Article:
carryback adjustment. In determining the decrease in tax previously determined, any items which are affected by the carryback must be adjusted to reflect the carryback. Thus, unless otherwise provided, any deduction limited, for example, by adjusted gross income, such as the deduction for medical, dental, etc., expenses, is to be recomputed on the basis of the adjusted gross income as affected by the carryback. See §1.6411–3T(d) for rules on the application of the decrease in tax to any tax liability. (c) Effective/applicability date. (1) These regulations apply with respect to applications for tentative refund filed on or after August 27, 2007. (2) The applicability of this section expires on or before August 24, 2010. Par. 5. §1.6411–3 [Amended]. In the list below, for each section listed in the left column, remove the language in the middle column and add the language in the right column: Add Commissioner

1.6411–3(a)(2), first sentence 1.6411–3(b), first sentence 1.6411–3(b), first sentence 1.6411–3(b), second sentence 1.6411–3(b), fourth sentence 1.6411–3(b), fourth sentence 1.6411–3(b), fifth sentence 1.6411–3(b), fifth sentence 1.6411–3(b), fifth sentence 1.6411–3(b), fifth sentence 1.6411–3(b), sixth sentence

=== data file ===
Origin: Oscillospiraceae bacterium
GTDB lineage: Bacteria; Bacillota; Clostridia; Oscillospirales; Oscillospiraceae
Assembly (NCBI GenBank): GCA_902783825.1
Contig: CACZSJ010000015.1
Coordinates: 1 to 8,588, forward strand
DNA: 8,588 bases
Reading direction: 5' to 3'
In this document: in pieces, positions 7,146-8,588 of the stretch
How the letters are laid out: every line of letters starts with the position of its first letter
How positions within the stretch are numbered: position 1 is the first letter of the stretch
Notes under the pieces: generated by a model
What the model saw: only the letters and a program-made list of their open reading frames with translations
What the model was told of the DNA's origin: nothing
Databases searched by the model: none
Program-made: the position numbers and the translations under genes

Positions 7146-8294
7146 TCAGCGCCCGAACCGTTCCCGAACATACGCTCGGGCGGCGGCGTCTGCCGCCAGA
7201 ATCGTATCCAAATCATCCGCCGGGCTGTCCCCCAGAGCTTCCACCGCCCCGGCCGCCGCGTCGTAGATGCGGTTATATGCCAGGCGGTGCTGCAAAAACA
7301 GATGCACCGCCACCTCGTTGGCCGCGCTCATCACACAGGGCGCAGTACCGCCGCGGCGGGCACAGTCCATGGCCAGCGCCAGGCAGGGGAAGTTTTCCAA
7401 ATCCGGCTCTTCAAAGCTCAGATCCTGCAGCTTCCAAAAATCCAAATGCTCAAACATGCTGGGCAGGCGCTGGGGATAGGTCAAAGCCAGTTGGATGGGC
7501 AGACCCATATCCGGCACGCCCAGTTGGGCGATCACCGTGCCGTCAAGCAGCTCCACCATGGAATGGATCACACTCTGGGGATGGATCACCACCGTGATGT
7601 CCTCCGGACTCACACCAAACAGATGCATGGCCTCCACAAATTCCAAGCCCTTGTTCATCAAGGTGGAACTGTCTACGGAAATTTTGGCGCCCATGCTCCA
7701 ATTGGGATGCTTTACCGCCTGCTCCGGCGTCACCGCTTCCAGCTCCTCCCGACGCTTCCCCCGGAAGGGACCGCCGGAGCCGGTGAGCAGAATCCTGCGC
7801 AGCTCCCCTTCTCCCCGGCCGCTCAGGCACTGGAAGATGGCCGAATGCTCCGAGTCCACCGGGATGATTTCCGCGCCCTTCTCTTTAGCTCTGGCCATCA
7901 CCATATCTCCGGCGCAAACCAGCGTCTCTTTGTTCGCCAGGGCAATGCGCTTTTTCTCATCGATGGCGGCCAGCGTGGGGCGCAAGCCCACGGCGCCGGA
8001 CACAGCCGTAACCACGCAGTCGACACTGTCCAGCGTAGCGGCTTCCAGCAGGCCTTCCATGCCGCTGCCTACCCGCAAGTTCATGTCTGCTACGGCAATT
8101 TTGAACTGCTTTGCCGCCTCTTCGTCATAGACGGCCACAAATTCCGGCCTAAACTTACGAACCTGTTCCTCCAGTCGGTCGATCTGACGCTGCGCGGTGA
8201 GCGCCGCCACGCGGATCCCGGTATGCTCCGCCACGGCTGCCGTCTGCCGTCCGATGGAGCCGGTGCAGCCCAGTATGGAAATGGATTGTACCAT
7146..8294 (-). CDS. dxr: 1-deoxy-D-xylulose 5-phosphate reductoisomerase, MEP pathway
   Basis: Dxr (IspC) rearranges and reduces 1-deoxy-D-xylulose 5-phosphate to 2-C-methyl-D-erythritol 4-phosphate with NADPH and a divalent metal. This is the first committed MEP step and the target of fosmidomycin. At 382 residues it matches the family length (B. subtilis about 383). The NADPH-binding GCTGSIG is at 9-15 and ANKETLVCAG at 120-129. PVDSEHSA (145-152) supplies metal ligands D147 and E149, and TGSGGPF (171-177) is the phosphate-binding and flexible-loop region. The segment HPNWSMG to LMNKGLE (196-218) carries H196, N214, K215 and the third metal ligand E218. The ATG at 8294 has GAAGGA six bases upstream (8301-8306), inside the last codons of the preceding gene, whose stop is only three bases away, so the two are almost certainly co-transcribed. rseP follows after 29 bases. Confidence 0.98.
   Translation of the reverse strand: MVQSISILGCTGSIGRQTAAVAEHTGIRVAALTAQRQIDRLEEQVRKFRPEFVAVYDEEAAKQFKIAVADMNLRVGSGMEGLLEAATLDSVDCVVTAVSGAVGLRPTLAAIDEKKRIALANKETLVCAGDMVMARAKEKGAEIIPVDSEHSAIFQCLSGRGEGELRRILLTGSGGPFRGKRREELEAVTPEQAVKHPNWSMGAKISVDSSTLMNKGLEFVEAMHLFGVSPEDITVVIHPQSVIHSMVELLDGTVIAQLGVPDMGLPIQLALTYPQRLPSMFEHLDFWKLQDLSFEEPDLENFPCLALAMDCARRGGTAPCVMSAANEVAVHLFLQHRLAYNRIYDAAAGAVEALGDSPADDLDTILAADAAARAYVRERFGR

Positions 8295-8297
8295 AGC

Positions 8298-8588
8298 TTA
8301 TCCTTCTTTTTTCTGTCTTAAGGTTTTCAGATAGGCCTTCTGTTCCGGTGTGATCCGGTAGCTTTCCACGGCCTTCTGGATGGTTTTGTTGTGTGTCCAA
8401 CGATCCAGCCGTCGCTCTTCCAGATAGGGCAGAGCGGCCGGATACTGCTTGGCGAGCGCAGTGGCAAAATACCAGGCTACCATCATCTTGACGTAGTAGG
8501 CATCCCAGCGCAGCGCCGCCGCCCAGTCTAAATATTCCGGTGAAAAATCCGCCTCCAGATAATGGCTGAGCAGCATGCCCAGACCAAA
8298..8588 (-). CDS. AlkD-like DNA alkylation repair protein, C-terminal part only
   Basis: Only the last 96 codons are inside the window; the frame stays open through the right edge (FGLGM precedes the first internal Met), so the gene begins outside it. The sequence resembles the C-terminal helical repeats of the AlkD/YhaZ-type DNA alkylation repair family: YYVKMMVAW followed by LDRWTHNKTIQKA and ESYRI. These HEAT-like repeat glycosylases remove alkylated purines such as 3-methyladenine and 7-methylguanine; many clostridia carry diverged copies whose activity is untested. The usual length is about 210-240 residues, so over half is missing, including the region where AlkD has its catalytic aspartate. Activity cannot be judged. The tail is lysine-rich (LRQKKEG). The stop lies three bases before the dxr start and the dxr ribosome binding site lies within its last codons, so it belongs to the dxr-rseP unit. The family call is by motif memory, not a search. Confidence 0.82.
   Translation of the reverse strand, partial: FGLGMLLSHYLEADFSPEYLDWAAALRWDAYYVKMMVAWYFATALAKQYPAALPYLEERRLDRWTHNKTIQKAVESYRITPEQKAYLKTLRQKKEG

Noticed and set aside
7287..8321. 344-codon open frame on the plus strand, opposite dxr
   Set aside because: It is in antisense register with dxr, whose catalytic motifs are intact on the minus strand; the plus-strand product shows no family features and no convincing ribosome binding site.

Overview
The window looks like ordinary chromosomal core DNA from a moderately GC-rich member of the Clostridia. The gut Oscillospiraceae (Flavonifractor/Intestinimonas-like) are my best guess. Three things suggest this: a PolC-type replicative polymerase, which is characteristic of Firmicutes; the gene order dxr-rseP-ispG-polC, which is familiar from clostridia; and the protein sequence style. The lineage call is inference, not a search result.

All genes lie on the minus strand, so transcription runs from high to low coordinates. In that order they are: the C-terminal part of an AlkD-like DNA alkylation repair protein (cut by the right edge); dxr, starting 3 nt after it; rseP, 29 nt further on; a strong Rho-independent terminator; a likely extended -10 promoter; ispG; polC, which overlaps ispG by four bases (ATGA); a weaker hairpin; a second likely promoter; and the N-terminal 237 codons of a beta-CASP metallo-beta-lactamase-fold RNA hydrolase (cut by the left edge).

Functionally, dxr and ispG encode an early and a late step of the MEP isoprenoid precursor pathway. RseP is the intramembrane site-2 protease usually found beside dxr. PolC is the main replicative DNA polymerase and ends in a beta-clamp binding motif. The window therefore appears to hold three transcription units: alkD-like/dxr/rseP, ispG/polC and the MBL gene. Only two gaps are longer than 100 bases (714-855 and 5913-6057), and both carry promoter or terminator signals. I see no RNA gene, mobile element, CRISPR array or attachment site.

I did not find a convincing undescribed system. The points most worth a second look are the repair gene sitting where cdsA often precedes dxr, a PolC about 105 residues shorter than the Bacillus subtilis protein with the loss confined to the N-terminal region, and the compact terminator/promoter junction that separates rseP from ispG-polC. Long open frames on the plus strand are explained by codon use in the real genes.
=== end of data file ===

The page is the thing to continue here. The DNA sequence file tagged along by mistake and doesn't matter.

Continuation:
, or unused investment credit Commissioner deemed The Commissioner The Commissioner discovered the Commissioner accordingly may , or unused investment credit , or investment credit the Commissioner

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Section 1.6411–3(b), sixth sentence 1.6411–3(b), sixth sentence 1.6411–3(b), seventh sentence 1.6411–3(b), seventh sentence 1.6411–3(b), seventh sentence 1.6411–3(b), seventh sentence 1.6411–3(c), first sentence 1.6411–3(c), first sentence 1.6411–3(c), second sentence 1.6411–3(c), second sentence 1.6411–3(c), second sentence 1.6411–3(c), third sentence 1.6411–3(c), third sentence 1.6411–3(c), fourth sentence 1.6411–3(c), fifth sentence 1.6411–3(d)(1), first sentence 1.6411–3(d)(1)(iii), first sentence he his

Remove the Commissioner

Add

the Commissioner’s the Commissioner the Commissioner believes the Commissioner will the Commissioner Commissioner the Commissioner the Commissioner deems

such internal revenue officer he believes he will such officer district director or director of a service center he he deems by him he Such internal revenue officer’s he his such internal revenue officer district director or director of a service center including an amount the time for payment of which has been extended under section 6162, but district director, or director of a service center such internal revenue officer , unused investment credit, or unused WIN credit district director or director of a service center Par. 7. Section 1.6411–3T is added to read as follows: §1.6411–3T Allowance of adjustments (temporary). (a) Time prescribed. The Commissioner shall act upon any application for a tentative carryback adjustment filed under section 6411(a) within a period of 90 days